Today we visited Sudbury Hall in Derbyshire. The morning was cold and frosty as we walked from the car park to the hall.
The trees look wonderfully stark and sculptural against the sky and the light frost on the grass
Sudbury is a very elegant red brick hall built in the 17th Century
We walked around the outside first, the lake was frozen over in places
I love this view of the back of the hall
Let's go inside to warm up our fingers and toes. A Regency Christmas of 1802 was the theme inside. Now I was wondering about that as I'd always been taught that the Regency period was from 1810 to 1820 when George, Prince of Wales, later George IV, became Regent during the illness of his father George III, but another school of academic thought would say that it ran from 1790 to 1820 and others that it runs through to 1837. I've put a link at the end of this post for those who are interested in following this up. I have to say that when I think of the Prince Regent, which surprisingly isn't that often, I can't help but see Hugh Laurie in Blackadder III, one of my all time favourite comedy series but I digress so back to 1802!
The lovely white staircase which you may recognise from the BBC TV series of Pride and Prejudice - yes that one! Some of the interior, including the staircase, was used for Mr Darcy's home, Pemberley.
It was decorated from top to bottom and looked stunning far better than my photos show as the lighting levels were difficult to work with.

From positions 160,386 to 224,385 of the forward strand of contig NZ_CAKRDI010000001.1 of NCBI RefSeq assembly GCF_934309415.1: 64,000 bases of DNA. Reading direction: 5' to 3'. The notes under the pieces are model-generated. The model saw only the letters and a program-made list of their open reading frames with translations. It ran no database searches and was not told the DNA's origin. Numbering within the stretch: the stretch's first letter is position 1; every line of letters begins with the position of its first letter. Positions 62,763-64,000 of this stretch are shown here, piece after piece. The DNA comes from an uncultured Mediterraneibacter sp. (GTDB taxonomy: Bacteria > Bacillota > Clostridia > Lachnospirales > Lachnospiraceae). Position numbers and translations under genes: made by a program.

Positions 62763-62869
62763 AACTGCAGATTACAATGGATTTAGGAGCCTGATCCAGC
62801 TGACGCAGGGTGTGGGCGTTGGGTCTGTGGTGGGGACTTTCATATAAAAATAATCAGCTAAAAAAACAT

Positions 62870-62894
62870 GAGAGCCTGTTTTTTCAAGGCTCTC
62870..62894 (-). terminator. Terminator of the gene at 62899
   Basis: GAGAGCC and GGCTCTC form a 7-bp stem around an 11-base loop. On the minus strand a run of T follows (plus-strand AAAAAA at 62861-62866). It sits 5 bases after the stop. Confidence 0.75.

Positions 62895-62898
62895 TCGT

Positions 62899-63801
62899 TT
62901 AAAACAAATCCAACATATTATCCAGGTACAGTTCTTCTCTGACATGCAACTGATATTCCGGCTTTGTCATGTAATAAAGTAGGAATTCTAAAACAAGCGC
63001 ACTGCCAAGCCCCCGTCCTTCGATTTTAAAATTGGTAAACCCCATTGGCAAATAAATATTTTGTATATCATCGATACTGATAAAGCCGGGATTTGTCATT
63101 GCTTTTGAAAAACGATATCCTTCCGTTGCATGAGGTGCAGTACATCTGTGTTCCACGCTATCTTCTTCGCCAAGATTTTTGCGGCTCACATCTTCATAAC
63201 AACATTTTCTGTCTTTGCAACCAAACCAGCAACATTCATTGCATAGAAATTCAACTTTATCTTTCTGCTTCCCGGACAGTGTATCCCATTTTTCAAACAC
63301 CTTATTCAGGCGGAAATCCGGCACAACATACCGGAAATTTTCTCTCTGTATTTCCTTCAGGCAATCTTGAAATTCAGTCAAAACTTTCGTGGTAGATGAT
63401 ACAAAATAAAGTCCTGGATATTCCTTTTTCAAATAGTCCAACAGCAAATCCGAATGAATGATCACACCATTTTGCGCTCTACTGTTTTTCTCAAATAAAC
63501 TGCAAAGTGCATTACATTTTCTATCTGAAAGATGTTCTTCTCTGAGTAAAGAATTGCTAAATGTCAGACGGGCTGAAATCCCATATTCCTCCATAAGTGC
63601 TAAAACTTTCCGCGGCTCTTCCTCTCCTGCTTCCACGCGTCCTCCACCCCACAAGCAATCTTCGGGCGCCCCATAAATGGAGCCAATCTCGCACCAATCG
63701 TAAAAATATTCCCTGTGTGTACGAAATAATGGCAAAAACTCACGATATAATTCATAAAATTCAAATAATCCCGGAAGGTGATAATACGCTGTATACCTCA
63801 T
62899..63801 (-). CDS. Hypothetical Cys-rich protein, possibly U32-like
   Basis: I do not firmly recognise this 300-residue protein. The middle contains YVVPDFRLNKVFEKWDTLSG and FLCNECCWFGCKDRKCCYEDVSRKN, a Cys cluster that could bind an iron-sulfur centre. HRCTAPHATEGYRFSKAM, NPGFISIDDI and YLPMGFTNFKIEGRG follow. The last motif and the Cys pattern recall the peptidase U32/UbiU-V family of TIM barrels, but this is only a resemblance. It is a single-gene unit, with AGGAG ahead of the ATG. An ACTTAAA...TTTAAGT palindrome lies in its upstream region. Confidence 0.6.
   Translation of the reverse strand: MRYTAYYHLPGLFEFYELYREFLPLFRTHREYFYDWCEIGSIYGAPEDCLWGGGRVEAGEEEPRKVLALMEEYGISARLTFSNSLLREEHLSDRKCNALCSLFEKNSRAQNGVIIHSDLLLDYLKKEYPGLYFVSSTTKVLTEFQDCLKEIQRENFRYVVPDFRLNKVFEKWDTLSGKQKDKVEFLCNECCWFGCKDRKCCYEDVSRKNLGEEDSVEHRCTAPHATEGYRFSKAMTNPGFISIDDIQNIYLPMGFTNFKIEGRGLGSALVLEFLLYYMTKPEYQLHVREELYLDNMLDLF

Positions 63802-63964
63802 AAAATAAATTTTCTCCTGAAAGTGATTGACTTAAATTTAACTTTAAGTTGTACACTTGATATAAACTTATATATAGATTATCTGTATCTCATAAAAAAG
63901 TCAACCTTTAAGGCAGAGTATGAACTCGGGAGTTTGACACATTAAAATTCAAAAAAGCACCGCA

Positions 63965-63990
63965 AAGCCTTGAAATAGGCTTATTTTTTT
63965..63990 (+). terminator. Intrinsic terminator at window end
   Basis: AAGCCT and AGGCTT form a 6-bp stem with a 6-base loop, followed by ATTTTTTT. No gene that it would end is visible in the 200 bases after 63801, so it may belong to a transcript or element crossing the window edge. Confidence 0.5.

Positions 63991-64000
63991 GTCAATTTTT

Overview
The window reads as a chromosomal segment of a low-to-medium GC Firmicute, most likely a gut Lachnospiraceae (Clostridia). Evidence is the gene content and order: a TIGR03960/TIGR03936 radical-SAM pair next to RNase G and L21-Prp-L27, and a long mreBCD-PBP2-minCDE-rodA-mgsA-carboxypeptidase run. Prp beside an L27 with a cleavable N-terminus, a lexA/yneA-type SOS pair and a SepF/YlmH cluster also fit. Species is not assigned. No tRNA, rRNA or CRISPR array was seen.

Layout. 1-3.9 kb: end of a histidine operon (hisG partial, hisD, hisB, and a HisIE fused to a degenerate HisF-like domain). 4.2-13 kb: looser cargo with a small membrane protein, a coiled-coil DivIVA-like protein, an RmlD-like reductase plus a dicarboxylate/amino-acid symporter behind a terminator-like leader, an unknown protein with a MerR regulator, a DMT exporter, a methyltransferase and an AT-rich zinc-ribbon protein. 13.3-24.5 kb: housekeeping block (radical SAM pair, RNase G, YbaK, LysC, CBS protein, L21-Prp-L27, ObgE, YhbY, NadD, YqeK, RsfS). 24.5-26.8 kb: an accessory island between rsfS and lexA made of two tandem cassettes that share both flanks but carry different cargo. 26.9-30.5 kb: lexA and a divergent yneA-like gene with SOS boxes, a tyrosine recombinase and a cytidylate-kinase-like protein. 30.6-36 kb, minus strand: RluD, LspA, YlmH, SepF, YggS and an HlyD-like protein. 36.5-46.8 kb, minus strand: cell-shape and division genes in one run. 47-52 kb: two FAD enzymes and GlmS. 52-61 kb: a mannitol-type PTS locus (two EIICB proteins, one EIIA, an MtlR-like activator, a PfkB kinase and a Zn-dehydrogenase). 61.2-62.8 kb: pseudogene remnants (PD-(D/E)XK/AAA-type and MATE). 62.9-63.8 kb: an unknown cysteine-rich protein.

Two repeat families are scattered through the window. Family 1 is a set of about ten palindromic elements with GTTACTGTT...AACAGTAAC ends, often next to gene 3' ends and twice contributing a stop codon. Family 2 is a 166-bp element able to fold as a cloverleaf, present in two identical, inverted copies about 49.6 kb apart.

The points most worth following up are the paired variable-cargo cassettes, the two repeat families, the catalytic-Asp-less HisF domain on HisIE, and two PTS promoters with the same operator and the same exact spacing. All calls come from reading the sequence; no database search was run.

There were seasonal decorations in all the window sills, on staircases and around all the fireplaces I loved the swags and central display on this one.
The cool and elegant grandeur of the long gallery was lit by sunlight, just the right setting for an early 19th century Christmas with scenes based on the diaries of Georgiana Vernon who lived at Sudbury Hall.
What or who can we see in here? Mr Darcy? Mr Bingley? Mr Wickham? The Misses Bennet?
No, they were as yet taking shape in Miss Austen's imagination!
Dancing, of course!
When I see dancing like this I remember the books of my teenage years written by Georgette Heyer, where the spring muslin clad heroines danced the Quadrille and the Cottilion at Almacks Assembly Rooms or those at Bath perhaps.
These dancers were very entertaining and energetic and the costumes were lovely. I've made a couple of photo mosaics below so that you can see more of what was on offer in the hall.
There was also a marquee with crafts and homemade goodies but it was so crowded and the queue to see Father Christmas in the Museum of Childhood was very long, as was the queue for the cafe and the queue of cars waiting for a space in the car park. It was time to give up our space and move on, back to the 21st century.
Link to more about the Regency Period